I’ll be honest, I thought this was a bit of a gimmick when I first saw it but then I grew fantastic onions which I hadn’t had to weed. You can see in the photo how it worked for me with the onions filling the planting hole and keeping out weeds.

If you’re like me and love your garden but sometimes can’t afford all the time you like these mats are the business. As you can see in the top photo I’m re-using the same mat from this years crops which Onion santero in growgriddidn’t rip or unravel around the holes thanks to Eoin’s ingenious system. I’m using mat ‘D’ which has a spacing of about 15cm which is perfect for onions and comes 2 different sizes: 1.5m x 4m and 1.5m by 2m. You can view our ‘Grow Grid’ weed control planting mats here.

As regards which onions to plant in the Autumn they are Japanese types which will give you an early crop of onions the following year. We stock ‘Senshyu Yellow’, ‘Shakespeare’ (was he Japanese?) and ‘Red Winter’.

Here’s the 1.2.3. on planting onions:

  • Onions prefer an open sunny site.
  • Prefers a light, free draining soil, if you have a wet garden use raised beds or large pots.
  • Add well decomposed compost to enrich your soil, don’t use fresh or semi decomposted manure. Again I use envirogrind soil improver and find it excellent.
  • Choosing your sets is important. Discard skinny, sprouted or very large sets. The ones you’re looking for are small-medium sized, hard and round.
  • Spacing is 10cm-15cm between sets and 25cm between rows. If using growgrid the spacing is 15cm all round which gives excellent medium to large size onions.

As usual I have a more detailed growing onions article with a handy visual guide on choosing onion sets if you click the link.

Cow manure and envirogrindImproving my soil
You must be sick of me banging on about my soil but I’m determined to get it right. Usually I add well rotted manure and Envirogrind to my garden in early Spring as I figured the winter rains would wash the nutrients out of the soil if I did it in Autumn. Charles Dowding disagrees as he points out the nutrients in compost and manure are insoluble so will remain until they are needed the next year. Of course the other advantage is if your manure is a bit ‘juicy’ it can have time to rot down a bit more before it’s needed in the Spring.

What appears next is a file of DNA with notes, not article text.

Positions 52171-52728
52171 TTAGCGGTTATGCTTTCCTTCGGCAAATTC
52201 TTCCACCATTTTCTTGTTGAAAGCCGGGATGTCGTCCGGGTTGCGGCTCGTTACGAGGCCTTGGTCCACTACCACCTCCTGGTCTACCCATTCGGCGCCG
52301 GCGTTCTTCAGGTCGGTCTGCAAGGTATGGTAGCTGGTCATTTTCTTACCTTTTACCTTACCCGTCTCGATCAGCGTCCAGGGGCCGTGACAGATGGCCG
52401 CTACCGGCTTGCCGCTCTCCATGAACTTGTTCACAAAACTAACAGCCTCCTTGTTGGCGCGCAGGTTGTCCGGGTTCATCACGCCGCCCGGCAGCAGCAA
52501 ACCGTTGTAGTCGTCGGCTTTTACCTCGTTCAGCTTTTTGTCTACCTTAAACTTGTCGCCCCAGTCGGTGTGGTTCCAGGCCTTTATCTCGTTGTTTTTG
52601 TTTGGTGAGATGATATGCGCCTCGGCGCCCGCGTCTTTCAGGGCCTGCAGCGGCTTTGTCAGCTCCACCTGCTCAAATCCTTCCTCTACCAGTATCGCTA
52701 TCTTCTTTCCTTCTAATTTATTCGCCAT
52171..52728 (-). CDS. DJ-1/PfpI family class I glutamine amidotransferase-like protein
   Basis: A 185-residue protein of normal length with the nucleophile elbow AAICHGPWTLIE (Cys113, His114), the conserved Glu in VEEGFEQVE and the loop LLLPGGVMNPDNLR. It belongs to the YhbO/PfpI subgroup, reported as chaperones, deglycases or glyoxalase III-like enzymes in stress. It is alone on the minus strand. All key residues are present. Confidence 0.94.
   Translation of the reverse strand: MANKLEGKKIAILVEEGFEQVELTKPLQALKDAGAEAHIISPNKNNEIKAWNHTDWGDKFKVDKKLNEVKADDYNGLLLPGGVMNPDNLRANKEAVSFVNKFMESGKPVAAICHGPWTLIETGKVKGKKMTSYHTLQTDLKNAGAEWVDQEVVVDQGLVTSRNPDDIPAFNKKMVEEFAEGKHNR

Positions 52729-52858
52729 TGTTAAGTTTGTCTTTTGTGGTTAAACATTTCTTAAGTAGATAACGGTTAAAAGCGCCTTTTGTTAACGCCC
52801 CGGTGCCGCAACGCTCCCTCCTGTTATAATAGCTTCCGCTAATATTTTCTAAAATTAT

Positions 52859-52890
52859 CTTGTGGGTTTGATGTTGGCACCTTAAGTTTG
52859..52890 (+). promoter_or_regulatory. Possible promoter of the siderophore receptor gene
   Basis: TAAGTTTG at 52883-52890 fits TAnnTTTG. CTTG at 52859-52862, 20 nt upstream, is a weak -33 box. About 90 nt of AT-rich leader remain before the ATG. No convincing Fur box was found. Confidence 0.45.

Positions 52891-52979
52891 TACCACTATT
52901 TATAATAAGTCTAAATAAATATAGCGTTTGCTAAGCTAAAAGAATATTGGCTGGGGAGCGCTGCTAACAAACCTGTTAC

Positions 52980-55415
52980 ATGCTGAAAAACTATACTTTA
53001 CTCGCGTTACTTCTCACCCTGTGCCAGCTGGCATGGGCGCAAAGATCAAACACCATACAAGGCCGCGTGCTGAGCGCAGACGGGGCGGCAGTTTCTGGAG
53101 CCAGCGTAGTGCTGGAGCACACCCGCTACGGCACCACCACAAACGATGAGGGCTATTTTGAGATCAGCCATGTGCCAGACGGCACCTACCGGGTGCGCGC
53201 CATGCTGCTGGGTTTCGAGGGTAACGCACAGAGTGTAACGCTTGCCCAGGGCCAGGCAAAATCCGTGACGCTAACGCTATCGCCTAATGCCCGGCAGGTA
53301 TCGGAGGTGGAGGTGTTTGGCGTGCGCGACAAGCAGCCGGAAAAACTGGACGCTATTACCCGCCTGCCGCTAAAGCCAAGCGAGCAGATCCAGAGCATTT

I’m spreading the compost on top of the soil rather than digging it in, I’ll let the worms do that part for me. The idea is that digging manure into the soil breaks up the beneficial mychorrizal fungi which help make more nutrients available to the roots so you’re better off leaving them alone.

Organic farmer Clive BrightI’m spoiled obviously as not only can I easily get my hands on Envirogrind I also have my friend farmer Clive (picture) down the road. Clive is an organic farmer and painter who kindly drops me a large load of very well composted cow manure every year in return for, um, some seeds and a bit of grass (silage, not the other stuff).

My plan this year is to spread Envirogrind at a rate of a bucket per square meter, cover with a layer of Clive’s manure and then top the whole lot off with seaweed. You might think this is a bit of overkill but my reasoning is thus:

  • My soil started as awful grey sticky stuff. I still have a long way to go.
  • I can’t be bothered tailoring my soil for different crops (apart from carrots and parsnips), I just want very good soil everywhere.
  • I’m adding the seaweed as a soil improver but also as a protective layer as while I agree with Charles Dowding to an extent he’s from Somerset and I don’t think he’s experienced the annual deluge in the the North West of Ireland.
  • I like collecting seaweed.

I know I may be gardening on a larger scale than some of you but don’t forget you can, and should, do pretty much the same thing with your raised beds. We stock Envirogrind 60 litre bags and easy to handle bags of well composted horse manure which will create a perfect nutrient rich mulch for the winter.

Dry Autumn LeavesThat’s it for now! Don’t forget to collect all those Autumn leaves, they’ll be very handy for making up the carbon part of your compost heap next year. Leaves are good source of minerals as most trees are deep rooted and draw up minerals from the soil with a good proportion deposited in the leaves. It’s handy to chop them up in the lawnmower first as you’ll fit more in your bag or pile and they’ll break down quicker in the compost.

Have an enjoyable Autumn, it’s beautiful out there no matter what the time of year. Get in touch if you need any help or advice, we’re always on the other end of the phone.

Andrew, Niall, Leon, John, John Og, & Annette.
www.Quickcrop.ie